Unlike 2016, during which Yamana Gold (NYSE:AUY) stock climbed 46%, this year has been much less kind. In the company's Q4 2016 earnings report, management announced that the company would be eschewing acquisitions in the near term, focusing instead on organic growth. Investors didn't take kindly to this news. For this and other reasons, shares have fallen 9% year to date, while the S&P 500 has risen more than 8%.
But management's decision to not go shopping in the coming years doesn't mean that investors should forsake this gold miner. In fact, there are plenty of reasons to believe that its most lustrous days lie ahead of it.
The market didn't take kindly to Yamana's announcement that it was "in an organic growth phase," but no one ever claimed the market was rational. Instead, investors should interpret management's decision to develop the many projects in its pipeline as a positive sign -- one that ensures the company's future success.
The project which is closest to commencing gold production is Cerro Moro, located in Argentina. Expected to begin gold production in early 2018, Cerro Moro will emerge as one of the company's cornerstone mines, according to management. In a recent presentation, it estimated that in 2018 and 2019, the mine will have all-in sustaining costs (AISC) of less than $600 per gold ounce and AISC less than $9.00 per silver ounce. For some context, Yamana reported total AISC of $911 per gold ounce and $12.65 per silver ounce in fiscal 2016.
Suruca, which will supplement gold production at the Chapada mine, is another project in the advanced phase of development.
Management estimates gold production will begin in Q2 2019.
Since it's not seeking acquisitions for growth, Yamana must strive to derive as much value as it can from its assets. To this end, management intends to have plans by the end of the year for its non-core assets: Agua Rica, Kirkland Lake, Agua de la Falda, and Le Pepa. In its first-quarter earnings report, management illustrated how it foresees extracting more value from Agua Rica, stating that it "envisages a transaction relating to Agua Rica that would involve maintaining a joint venture interest and monetizing some equity in the project for a mixture of cash and an interest in gold production."
Another reason to be bullish on Yamana is management's concerted effort to strengthen its balance sheet. This is not a new initiative per se. According to Morningstar, Yamana has reduced its net debt 24% over the past three years. And by the end of fiscal 2017, management aspires to reduce this even further by $140 million.
The company also foresees an improvement on its income statement in the years to come. Management is guiding for EBITDA of $46 million in fiscal 2017, and once gold production commences at Cerro Moro, Yamana expects EBITDA to rise even more.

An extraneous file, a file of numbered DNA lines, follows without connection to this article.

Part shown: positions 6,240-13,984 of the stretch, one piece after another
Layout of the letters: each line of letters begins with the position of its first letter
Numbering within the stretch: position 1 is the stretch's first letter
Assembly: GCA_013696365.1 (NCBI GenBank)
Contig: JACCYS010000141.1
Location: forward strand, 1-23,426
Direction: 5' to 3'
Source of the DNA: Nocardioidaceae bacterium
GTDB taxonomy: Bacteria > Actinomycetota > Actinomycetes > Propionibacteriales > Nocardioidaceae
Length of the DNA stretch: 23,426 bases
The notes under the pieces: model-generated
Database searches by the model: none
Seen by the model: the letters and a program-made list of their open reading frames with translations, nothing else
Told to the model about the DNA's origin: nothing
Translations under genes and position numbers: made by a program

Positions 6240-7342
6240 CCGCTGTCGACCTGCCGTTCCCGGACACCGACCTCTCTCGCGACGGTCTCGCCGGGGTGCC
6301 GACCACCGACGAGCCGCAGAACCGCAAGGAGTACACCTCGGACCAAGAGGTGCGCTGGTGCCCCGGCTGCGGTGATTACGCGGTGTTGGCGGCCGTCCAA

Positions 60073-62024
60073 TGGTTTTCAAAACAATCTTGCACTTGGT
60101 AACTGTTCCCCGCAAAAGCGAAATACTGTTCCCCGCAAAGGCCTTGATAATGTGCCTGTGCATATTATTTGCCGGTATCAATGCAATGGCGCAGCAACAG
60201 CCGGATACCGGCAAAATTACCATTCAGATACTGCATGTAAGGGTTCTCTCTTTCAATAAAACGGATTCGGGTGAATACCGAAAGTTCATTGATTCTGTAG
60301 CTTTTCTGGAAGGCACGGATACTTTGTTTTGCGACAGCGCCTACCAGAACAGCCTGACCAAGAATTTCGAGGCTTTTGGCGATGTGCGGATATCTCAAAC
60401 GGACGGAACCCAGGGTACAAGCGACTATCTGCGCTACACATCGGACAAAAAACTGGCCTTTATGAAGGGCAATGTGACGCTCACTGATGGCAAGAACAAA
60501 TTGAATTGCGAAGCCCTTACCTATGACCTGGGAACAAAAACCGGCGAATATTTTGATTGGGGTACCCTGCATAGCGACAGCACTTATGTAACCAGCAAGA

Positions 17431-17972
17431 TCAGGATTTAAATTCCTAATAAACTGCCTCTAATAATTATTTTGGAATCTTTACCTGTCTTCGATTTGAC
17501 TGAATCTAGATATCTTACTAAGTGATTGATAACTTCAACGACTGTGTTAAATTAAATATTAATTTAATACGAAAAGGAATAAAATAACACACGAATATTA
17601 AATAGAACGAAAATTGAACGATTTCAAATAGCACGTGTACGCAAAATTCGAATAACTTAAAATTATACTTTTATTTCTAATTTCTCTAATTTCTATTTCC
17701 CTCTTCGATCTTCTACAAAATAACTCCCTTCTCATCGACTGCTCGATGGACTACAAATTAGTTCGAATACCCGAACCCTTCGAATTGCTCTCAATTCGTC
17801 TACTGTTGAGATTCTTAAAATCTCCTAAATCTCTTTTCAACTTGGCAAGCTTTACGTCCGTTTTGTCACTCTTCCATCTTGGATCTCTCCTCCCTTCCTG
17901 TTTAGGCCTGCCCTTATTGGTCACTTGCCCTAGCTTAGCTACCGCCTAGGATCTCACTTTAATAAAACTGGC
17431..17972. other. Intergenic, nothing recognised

Should Yamana succeed on both fronts, it will achieve its goal of reducing its leverage. Specifically, management has identified a net-debt-to-EBITDA target of 1.5. Considering the company hasn't reported positive EBITDA since fiscal 2013, this will be a significant achievement -- one that will find the company in much better financial health.
Making a big production
Although Yamana expects a year-over-year reduction in gold and silver production in fiscal 2017, it's confident that this will reverse course in the coming years. According to management's guidance, gold production will increase 20% from fiscal 2017 to fiscal 2019, and silver production will increase 200% during the same period.
Two of the main drivers for the expected increases in gold and silver production is the commencement of gold production at Cerro Moro and Suruca. Management estimates that gold production at Cerro Moro will total 80,000 ounces and 130,000 ounces in fiscal 2018 and 2019, respectively, while silver production at the mine is expected to total 4.5 million ounces and 9.9 million ounces over the same periods. And at Chapada, Yamana expects the Suruca project to contribute 40,000 ounces of gold production for the first five years after the project comes online.
Looking farther ahead, the Canadian Malartic Extension Project is another avenue that will help the company achieve its goal of organic growth. According to management, the project will increase the Canadian Malartic life of mine to 2027.
This Fool isn't alone in his opinion of Yamana's future; four analysts on the Street issued upgrades on the stock in 2016. Between the company's pipeline of projects, its commitment to improving its financial state, and its short-term outlook on gold and silver production growth, there's reason to believe that its best days remain ahead.